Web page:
Baz Luhrmann, director of the new Elvis starring Austin Butler as the young King of Rock ‘n’ Roll, says the film will try to capture something that nostalgists may forget about Elvis Presley: He seemed incredibly strange when he debuted. In some ways, Luhrman argues, Elvis was “the original punk.”
The director of Romeo + Juliet, Moulin Rouge and The Great Gatsby is known for blazingly contemporary turns on classics, and he explained his take on Elvis during an online news conference to reveal the film’s trailer. He said his research included listening to old interviews with Presley’s manager, Colonel Tom Parker (played by Tom Hanks) — and that what stood out was the wild music in the background.
“There’s a few rare recordings where the Colonel’s being interviewed and in the background, you can hear Elvis on stage. And this is really early in the ’50s. And the way he’s singing, and by description of people that were there, I mean, he is the original punk in some regards,” Luhrmann says.
To jaded modern audiences, Elvis may feel like cultural comfort food — a cheesy Halloween costume, a Vegas caricature, a neon figure on clock in a diner.
But the Australian filmmaker says that when you listen to the early Elvis songs, unfettered by the filter of nostalgia, they’re notably “not polite.” Elvis wasn’t always an American institution.
“He’s wildly, like, provocative. I mean, if you read what’s written about Elvis in the early ’50s, you know, he really did get that RCA dog and roll around on the ground. There really were riots,” Luhrmann says.
He adds that one musician quoted in the film recalls, “I cannot overstate how strange he looked, and how shocking he was.”
Luhrmann adds: “Now, here’s our job: How do we translate strange and shocking to a contemporary audience? Austin’s number one mission, from the moment I met him, was to humanize Elvis Presley — was to show the person on the journey.”
Butler says he carefully studied Presley’s movements, voice and mannerisms: “I didn’t look at or read or hear anything that didn’t have to do with Elvis for a long time.” He was 27 when he started, and is 30 now.
“When I first started, it really felt like when you’re a kid, and you put on your father’s suit, and the sleeves are much too long, and the shoes are like boats on your feet,” says the Anaheim, California-born actor. “At the beginning, I thought, this is impossible. You know, how could I possibly do anything but feel like I’m less than this superhuman individual? And then as time passed, at least for me, I started to feel like I grew into it. And suddenly, I felt his humanity more.”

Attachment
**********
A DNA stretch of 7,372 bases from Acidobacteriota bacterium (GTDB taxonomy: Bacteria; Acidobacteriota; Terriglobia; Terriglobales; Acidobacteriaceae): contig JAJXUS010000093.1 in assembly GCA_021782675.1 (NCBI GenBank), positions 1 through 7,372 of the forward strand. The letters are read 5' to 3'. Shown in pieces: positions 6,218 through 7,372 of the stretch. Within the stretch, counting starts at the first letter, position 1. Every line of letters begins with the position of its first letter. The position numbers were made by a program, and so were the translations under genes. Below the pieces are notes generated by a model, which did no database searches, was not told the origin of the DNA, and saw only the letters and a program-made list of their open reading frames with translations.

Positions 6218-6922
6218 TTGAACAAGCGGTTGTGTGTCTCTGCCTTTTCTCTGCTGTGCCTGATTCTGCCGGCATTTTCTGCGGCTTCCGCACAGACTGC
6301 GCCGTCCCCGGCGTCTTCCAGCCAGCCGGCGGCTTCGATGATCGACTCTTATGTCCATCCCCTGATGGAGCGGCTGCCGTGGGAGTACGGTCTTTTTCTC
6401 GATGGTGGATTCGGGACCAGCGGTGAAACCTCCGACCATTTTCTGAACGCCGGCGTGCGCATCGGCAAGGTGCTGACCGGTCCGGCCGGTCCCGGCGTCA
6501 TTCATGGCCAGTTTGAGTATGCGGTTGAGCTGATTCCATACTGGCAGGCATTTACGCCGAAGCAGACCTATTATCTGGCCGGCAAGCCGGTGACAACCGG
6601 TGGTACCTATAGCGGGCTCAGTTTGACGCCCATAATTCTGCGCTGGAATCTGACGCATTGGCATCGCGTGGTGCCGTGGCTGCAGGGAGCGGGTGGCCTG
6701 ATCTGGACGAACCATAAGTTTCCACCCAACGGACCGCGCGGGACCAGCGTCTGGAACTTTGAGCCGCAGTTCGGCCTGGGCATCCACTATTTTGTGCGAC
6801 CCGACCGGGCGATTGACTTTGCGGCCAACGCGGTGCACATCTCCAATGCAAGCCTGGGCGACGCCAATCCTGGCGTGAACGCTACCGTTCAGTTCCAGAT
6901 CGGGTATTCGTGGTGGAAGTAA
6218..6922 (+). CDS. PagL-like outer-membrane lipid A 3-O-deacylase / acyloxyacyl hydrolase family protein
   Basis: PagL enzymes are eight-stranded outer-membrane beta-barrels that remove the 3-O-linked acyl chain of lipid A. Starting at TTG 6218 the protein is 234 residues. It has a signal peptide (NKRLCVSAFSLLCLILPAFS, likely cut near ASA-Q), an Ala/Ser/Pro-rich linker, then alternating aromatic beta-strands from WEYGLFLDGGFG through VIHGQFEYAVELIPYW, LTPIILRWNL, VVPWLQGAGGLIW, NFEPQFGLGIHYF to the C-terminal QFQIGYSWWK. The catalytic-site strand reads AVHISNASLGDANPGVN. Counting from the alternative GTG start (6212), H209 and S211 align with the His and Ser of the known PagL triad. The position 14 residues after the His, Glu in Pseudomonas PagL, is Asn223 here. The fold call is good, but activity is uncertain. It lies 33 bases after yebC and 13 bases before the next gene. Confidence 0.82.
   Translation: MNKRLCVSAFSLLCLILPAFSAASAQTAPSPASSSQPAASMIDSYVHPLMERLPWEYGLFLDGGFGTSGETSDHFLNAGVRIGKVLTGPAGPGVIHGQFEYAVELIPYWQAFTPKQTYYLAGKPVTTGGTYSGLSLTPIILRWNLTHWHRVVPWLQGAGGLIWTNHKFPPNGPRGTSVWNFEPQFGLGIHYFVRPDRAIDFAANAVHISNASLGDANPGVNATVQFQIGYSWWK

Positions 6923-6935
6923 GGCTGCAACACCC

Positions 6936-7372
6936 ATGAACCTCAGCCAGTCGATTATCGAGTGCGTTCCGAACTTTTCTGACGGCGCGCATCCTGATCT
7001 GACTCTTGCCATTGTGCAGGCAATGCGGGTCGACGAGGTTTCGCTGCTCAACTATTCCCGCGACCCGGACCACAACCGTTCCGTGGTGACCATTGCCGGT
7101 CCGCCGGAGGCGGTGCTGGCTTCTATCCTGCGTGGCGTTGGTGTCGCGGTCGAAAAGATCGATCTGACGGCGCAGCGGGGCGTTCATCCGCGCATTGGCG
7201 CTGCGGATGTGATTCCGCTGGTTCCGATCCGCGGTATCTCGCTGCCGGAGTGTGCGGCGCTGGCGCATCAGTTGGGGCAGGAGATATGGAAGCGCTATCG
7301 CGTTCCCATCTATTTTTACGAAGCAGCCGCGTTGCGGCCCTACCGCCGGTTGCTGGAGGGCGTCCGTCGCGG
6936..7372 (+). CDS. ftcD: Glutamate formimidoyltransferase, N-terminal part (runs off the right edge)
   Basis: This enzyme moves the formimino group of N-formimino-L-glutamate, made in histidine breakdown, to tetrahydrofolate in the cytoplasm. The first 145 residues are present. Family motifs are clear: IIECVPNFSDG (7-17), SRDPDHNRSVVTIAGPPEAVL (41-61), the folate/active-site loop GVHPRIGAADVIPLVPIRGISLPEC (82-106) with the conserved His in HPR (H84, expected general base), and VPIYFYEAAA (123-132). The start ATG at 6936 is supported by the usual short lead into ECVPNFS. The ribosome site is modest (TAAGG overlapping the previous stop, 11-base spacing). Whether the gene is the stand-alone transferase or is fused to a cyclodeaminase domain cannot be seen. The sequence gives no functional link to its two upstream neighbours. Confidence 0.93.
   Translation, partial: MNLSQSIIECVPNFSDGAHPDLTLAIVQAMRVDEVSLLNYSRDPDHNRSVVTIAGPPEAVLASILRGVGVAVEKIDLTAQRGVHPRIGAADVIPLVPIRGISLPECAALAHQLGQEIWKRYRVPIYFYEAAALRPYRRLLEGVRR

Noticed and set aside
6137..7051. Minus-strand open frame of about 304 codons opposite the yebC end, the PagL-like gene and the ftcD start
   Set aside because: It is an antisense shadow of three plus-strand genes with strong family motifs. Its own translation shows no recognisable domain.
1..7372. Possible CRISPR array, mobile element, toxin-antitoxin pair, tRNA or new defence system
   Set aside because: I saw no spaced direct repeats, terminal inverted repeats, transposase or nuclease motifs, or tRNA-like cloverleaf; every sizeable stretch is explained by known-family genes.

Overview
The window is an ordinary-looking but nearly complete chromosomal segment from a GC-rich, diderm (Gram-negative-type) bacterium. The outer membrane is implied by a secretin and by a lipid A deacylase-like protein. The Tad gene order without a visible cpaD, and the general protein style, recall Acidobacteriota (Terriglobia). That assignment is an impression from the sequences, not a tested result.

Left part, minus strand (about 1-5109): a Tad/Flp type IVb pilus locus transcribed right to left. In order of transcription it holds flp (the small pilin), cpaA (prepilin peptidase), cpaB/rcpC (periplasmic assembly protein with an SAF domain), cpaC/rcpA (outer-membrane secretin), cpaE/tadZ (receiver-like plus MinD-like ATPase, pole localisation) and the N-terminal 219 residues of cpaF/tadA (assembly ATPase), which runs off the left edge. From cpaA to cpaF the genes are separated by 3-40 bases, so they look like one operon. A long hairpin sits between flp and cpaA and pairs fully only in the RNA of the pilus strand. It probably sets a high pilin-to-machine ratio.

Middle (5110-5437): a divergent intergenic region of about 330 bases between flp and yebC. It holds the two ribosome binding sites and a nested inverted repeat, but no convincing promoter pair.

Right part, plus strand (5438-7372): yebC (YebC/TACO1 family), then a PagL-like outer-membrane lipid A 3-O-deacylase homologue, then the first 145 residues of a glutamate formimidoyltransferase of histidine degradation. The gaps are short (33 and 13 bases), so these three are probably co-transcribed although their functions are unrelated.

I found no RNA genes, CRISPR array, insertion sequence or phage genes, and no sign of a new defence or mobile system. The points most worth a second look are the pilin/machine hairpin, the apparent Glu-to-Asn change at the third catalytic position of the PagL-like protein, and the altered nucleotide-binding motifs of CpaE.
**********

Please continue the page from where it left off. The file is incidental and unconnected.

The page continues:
Butler adds: “Baz also directs in a way that we tried so much. So we had tapes where it was just purely for getting every finger to be in the exact same way that he moved. And then some we would just throw it away and allow just visceral life to come.”
The film uses Presley to sweep through the American history of the 1950s through ’70s, when Elvis died at 42 in his home, Graceland. In the trailer, we see Elvis as a child, wandering into a Black church in his hometown of Tupelo, Mississippi, where he discovered the gospel music that he would meld with country and blues throughout his career. Later he meets his true love, Priscilla (Olivia DeJonge). We see some of the iconic Presley looks and performances, but also a quiet moment of despair when he learns of the Rev. Martin Luther King Jr.’s assassination in his Presley’s own town, Memphis.
One thing that comes through in the trailer is that everyone involved is just going for it — or in Elvis’ signature phrase, Taking Care of Business. Hanks, in a prosthetic nose, commits hard to an almost raspy accent for the Colonel, whose peculiar vocal patterns may be attributable to the fact that he was born in the Netherlands, came to the U.S. illegally at 2o, enlisted in the Army, and began pretending he was a lifelong American.
“Some will make me out the be the villain of this here story,” he says as the trailer begins. But soon, Parker is waxing philosophical about destiny and watching Elvis become a superhero — with the same sense of showmanship and flair that helped the boy from Tupelo become a king.
Elvis arrives in theaters June 24 from Warner Bros.
Main image: Austin Butler as Elvis Presley in Warner Bros. Pictures’ drama Elvis, directed by Baz Luhrmann. Photo by Hugh Stewart.